New bid to crack town's crime
A PARTNERSHIP set up to reduce crime in Hadleigh is to seek Government money to help publicise its efforts.The Babergh Crime and Disorder Partnership is hoping to work with local residents in Hadleigh to reduce criminal damage and arson in the town.
A PARTNERSHIP set up to reduce crime in Hadleigh is to seek Government money to help publicise its efforts.
The Babergh Crime and Disorder Partnership is hoping to work with local residents in Hadleigh to reduce criminal damage and arson in the town.
Members of the partnership include the police, the fire service, Babergh District and Hadleigh Town councils.
They will be focusing on abandoned vehicles, child management and working with the town's young people to deal with persistent problems of arson and damage to property in Hadleigh.
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In a bid to reduce arson attacks that have plagued the town for some years residents will be asked to report to Babergh as soon as they suspect a vehicle has been abandoned in their neighbourhood and Babergh will ensure any vehicle confirmed as abandoned will be removed within five working days.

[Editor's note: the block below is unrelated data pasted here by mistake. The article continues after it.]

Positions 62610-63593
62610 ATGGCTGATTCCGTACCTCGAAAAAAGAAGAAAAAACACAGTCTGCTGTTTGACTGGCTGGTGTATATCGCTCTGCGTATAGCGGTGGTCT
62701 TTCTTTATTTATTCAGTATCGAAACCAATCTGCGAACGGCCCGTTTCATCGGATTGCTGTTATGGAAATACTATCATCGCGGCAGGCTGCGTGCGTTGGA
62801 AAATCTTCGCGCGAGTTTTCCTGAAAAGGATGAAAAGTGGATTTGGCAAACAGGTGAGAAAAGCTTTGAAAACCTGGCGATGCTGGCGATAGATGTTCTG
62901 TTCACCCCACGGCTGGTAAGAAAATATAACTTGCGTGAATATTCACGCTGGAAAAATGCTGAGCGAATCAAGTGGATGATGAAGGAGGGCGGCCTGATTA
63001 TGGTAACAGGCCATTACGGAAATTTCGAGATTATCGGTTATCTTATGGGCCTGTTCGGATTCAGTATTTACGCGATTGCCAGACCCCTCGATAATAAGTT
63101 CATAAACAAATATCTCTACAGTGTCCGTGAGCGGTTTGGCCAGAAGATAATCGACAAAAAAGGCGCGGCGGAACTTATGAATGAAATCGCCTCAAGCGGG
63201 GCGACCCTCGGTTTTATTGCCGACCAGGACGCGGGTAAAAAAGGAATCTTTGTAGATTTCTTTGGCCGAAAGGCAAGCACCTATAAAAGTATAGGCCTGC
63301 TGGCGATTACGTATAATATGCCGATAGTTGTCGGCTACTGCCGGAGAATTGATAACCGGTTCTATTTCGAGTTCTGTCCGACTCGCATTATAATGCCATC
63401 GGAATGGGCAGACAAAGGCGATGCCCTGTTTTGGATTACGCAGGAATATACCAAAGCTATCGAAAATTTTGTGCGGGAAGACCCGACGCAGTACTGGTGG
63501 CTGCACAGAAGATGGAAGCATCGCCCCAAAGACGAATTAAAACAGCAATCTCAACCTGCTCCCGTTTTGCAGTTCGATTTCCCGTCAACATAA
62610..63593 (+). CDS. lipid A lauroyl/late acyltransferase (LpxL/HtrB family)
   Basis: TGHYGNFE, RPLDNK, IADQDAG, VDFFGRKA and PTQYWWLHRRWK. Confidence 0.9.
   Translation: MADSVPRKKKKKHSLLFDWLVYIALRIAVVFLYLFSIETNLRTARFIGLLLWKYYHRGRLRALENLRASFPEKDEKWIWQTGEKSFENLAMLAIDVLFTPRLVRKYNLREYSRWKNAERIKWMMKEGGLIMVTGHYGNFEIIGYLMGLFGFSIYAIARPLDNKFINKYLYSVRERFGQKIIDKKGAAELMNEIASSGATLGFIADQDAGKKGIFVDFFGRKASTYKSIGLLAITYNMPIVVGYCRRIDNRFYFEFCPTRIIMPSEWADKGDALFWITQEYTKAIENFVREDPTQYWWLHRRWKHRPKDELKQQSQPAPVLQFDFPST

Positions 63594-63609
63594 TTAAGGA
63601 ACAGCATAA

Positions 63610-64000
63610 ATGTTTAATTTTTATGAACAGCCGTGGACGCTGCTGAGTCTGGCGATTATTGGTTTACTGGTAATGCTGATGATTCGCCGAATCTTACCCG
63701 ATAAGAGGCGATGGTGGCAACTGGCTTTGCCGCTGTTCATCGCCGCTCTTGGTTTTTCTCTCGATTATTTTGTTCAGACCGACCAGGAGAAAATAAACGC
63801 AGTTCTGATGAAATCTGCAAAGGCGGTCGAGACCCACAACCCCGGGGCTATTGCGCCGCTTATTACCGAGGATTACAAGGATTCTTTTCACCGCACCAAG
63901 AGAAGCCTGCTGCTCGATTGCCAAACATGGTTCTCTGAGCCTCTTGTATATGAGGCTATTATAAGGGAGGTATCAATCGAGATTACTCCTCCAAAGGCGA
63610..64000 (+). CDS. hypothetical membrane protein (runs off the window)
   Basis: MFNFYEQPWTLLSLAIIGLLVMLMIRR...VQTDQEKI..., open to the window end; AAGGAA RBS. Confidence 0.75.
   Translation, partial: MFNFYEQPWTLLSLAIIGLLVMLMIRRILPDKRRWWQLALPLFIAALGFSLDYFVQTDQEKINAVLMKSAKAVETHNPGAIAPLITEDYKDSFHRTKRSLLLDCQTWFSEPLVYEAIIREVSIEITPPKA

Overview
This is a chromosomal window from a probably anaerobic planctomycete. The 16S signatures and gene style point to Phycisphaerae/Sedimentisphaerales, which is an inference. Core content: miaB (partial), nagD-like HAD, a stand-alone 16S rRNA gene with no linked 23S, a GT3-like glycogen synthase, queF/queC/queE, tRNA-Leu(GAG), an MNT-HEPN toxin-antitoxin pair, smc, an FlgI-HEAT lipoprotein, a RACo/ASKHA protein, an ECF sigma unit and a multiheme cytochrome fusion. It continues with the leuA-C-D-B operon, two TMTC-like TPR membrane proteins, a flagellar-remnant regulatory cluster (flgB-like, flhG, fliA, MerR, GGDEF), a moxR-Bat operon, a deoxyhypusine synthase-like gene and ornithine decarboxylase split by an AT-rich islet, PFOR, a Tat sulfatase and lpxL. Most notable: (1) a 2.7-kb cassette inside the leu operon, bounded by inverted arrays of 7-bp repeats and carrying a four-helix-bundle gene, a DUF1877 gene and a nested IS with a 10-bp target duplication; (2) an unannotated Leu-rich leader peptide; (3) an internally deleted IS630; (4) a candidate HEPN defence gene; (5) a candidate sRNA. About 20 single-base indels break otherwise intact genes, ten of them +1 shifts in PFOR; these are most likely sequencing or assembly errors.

Greater efforts will also be put into getting parents to keep in more regular contact with their teenage children, especially at night, and the town's Pubwatch scheme is being extended to other outlets that sell alcohol.
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The partnership is also intending to recruit youth outreach workers who will work with the town's young people to ensure that they can have a good time safely and without causing concern to other residents.
Tim Mutum, head of Babergh's community and leisure services said: “Hadleigh is a fine place to live with a great sense of civic pride.
“Most people love living in the town.
“We hope to harness that spirit by focusing on the actions ordinary people can take to help out.”
Insp Lincoln Pratt, Hadleigh police sector commander said although Babergh was one of the districts least affected by crime in the country there were some issues that needed to be addressed.
He said: “The partnership is keen to work with the public in idntifying practical ways whereby all of us can reduce incidences of criminal behaviour and increase its detection.”